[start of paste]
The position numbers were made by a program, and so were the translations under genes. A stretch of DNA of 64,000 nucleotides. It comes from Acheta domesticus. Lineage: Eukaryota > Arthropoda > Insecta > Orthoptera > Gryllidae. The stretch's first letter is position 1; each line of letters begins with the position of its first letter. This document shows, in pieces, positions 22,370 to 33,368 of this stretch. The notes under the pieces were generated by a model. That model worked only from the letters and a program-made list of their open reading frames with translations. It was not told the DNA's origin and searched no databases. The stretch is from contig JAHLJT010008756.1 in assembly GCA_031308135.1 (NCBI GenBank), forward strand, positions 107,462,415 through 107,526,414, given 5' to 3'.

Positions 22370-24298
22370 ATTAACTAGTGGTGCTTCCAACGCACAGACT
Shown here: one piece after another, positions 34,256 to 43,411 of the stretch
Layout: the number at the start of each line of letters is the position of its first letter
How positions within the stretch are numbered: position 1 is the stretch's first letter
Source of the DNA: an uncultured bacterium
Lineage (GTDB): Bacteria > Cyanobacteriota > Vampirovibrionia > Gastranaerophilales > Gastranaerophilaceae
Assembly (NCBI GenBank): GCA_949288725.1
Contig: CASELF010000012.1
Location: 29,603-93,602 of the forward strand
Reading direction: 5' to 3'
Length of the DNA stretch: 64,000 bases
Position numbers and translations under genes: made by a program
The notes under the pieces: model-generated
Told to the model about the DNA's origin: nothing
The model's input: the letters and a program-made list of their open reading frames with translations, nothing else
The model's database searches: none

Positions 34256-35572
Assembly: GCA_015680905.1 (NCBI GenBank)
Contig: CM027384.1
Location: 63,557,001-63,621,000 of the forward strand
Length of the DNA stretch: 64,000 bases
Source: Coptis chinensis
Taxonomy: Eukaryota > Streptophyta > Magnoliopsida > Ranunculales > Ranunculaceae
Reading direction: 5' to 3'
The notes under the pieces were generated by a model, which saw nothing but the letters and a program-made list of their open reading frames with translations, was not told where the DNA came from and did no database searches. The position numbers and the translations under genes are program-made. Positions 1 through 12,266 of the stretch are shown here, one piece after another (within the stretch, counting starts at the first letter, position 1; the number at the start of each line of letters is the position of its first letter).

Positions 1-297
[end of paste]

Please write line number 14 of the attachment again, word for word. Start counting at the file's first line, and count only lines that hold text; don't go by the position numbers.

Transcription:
Position numbers and translations under genes: made by a program